We can perform actions a \in A to modify a learner’s knowledge. Actions could include vocabulary reviews, sentence comprehension tasks, or grammar exercises. Just think about what textbooks do. All of these actions have an effect on s.  They could increase or decrease the scores based on how well the learner did (or could change the uncertainty about our beliefs). In other words, if a learner is in state s_t at time t, then an action a \in A will transition her to a new state s_{t+1}. The number of possible states is obviously huge, or infinite.

This now starts to look a bit like a Markov Decision Process (MDP), except that we don’t have uncertainty in our state transition, and that we haven’t defined a reward function.

Learning towards a specific goal

Most approaches ignore the fact that students have different motivations for learning a language. That’s clearly a mistake. The knowledge required to understand your favorite TV drama is different from the knowledge required to comprehend scientific journals. Obviously there is a lot of overlap, but taking a class focused on daily conversation probably isn’t the fastest way towards reading academic literature. With the ability to model knowledge on a fine-grained level we can have truly personalized learning.

Let’s assume the learner’s goal is to understand a certain text, an online article or Youtube video for example. Because we know the knowledge dependencies of that text we know which target states s^t would allow the learner to comprehend it (with high probability at least). Our goal is to find a policy \pi(s_t) that tells us which actions to take at any given point in time in order to reach some target state as quickly as possible. The policy tells us the stochastically optimal path towards a learner’s goal. In an MDP, the policy is defined as maximizing the sum of rewards from some reward function R_a(s, s'), and by defining that function in the right way we can solve the problem of finding an optimal policy using Reinforcement Learning techniques.

This task is challenging due to several reasons. The state space is infinite and actions have stochastic results. We can never explicitly model the whole space. We may also need to trade immediate rewards for long term rewards. For example, instead of learning a complicated term that frequently appears in the target text it may be better to learn a common word that has a low frequency in the target text but makes more actions available to the learner in the future. Luckily, all these are well-known problems that have been solved in one way or another.

Picking the right actions

A key challenge in language learning is to present the learner with material that is neither too difficult nor too easy, or the learner will become frustrated or bored, respectively. In text comprehension there is research that shows that one unknown word for about 50 known words is a good ratio to encourage learning. Learning vocabulary from context is generally more effective than rode memorization because it forces the brain to make connections to things you already know. If we can accurately model the knowledge of a learner and the knowledge dependencies of text, then this task becomes trivial. We could find articles, social media posts or other content that are just right for the learner’s current level and create actions based on them. And of course, by presenting such material to the learner we would refine our model of what the learner actually knows. In order words, the set of actions available at a state s_t should be limited  to those actions that are appropriate for a learner at that stage.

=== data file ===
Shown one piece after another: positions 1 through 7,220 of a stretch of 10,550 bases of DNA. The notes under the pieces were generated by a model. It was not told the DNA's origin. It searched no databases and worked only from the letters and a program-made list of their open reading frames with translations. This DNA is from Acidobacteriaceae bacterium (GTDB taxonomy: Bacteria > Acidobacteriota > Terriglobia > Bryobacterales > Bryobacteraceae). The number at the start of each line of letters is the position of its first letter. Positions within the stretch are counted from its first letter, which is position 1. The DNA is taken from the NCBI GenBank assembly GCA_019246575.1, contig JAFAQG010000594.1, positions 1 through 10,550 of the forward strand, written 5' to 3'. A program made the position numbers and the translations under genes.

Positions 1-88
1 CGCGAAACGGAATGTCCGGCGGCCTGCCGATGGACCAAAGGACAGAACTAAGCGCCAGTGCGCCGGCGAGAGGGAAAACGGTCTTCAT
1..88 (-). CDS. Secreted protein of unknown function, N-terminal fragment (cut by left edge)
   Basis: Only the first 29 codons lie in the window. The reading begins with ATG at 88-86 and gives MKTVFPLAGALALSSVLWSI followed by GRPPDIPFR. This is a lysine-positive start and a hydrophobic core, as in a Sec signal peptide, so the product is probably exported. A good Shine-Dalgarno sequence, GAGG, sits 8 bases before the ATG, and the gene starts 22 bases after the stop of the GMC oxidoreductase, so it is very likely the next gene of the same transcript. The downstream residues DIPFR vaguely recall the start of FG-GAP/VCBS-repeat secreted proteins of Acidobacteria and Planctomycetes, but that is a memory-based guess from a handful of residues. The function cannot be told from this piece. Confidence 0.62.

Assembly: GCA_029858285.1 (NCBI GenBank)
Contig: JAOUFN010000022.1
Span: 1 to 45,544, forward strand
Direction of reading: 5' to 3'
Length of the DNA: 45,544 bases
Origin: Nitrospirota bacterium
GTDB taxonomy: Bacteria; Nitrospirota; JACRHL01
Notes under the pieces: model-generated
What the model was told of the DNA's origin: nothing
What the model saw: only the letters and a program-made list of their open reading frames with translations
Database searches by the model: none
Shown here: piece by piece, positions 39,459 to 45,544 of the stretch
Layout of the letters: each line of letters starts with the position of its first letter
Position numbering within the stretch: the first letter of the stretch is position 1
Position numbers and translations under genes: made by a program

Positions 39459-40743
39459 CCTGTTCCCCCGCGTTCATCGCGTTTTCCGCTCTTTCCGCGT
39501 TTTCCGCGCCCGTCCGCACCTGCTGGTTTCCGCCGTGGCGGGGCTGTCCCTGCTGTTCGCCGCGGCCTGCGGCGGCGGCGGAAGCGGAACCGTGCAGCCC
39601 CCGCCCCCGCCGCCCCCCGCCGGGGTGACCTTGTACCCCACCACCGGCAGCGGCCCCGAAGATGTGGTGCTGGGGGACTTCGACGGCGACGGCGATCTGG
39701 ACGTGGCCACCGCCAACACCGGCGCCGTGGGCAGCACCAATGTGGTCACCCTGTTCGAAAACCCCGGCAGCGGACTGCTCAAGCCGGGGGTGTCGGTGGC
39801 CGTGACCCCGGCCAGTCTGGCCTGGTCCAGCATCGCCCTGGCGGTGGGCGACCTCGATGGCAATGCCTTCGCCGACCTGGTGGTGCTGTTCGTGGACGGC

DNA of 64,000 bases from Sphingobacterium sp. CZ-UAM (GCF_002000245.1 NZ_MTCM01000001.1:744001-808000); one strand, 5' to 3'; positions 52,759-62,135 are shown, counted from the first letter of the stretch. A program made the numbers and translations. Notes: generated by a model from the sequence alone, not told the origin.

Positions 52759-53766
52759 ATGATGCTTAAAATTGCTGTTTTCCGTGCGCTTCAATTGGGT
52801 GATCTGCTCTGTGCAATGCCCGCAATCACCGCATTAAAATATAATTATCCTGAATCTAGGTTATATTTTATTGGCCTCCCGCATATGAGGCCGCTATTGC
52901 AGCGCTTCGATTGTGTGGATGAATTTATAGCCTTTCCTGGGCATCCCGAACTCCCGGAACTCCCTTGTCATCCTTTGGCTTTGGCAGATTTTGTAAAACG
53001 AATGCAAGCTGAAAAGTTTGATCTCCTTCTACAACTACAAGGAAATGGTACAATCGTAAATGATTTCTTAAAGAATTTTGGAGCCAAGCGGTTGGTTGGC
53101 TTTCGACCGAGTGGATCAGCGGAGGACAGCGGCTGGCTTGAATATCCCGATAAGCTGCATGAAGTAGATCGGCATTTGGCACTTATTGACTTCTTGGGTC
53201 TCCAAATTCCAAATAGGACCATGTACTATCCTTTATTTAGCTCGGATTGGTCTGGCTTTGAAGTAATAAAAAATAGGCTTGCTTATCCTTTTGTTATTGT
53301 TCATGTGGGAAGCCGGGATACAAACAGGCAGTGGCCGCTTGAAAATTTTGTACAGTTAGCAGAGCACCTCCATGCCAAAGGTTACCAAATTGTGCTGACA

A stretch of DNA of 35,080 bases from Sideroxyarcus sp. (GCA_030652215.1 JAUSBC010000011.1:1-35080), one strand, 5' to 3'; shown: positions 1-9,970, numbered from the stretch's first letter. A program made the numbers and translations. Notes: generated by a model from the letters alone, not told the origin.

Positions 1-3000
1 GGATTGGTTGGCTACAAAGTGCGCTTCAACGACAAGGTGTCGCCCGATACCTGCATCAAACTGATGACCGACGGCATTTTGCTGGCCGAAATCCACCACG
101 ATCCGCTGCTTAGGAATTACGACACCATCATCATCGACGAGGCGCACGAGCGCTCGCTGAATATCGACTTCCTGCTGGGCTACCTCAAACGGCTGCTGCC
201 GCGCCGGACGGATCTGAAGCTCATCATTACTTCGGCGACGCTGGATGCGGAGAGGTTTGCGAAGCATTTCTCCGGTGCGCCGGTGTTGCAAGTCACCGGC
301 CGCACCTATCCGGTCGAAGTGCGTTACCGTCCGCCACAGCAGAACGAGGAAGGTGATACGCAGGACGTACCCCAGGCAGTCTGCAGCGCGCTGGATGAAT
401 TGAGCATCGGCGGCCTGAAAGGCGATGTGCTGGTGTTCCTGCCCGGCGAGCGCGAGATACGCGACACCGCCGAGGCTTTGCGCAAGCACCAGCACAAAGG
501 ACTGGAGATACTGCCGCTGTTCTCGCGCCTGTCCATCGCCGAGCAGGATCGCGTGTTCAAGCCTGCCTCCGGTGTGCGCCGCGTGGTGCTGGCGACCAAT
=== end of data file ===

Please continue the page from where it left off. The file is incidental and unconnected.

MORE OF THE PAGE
Data Network Effects

The more actions a learner performs the more accurately we will be able model his knowledge, and the more confident we can be in presenting him with the right actions. But that’s not all. As more learners are performing actions we can become more certain about how actions affect a learner’s state, essentially answering the question: Which material is most effective for a learner with a certain background knowledge and goal? This not only allows for making optimal recommendations about what a learner should do next, but may even provide insights about how people learn in general.

These are just some examples of things we can do with a more analytical approach to language learning, but it’s already pretty exciting.

The human side of technical debt

When we talk about technical debt we typically talk about its business impact. It allows us to gain short-term efficiency at the expense of long-term productivity. Technical debt isn’t always bad. Sometimes it’s the right business decision. When running experiments that may or may not become part of a final product taking on technical debt is often a good idea. If the experiment doesn’t work out we can throw away the piece the incurred the debt and there’s no need to “pay it back”.

But technical debt has side effects that we often forget about. Developers hate working with technical debt that isn’t their own. Nobody likes cleaning up somebody else’s mess. Whenever a developer touches code or infrastructure plagued by technical debt she is likely to feel frustrated and demotivated, and that feeling will spill over to other aspects of her work. This effect on human motivation is hard to quantify, but extremely important to consider.

Then there’s the cascading effect. The presence technical debt increases the probability of developers adding more technical debt in adjacent components. It’s messed up anyway, so adding a bit more won’t hurt, right? Individual developers often make such decisions on the spot, and the result can get out of hand rather quickly.

The price of technical grows with number of people and the number of components that touch it.  We need to think of its impact in terms of people, not just code or infrastructure. As much as possible debt should stay confined to isolated components that are “owned” by individuals or teams who are responsible for managing and paying back the debt over time.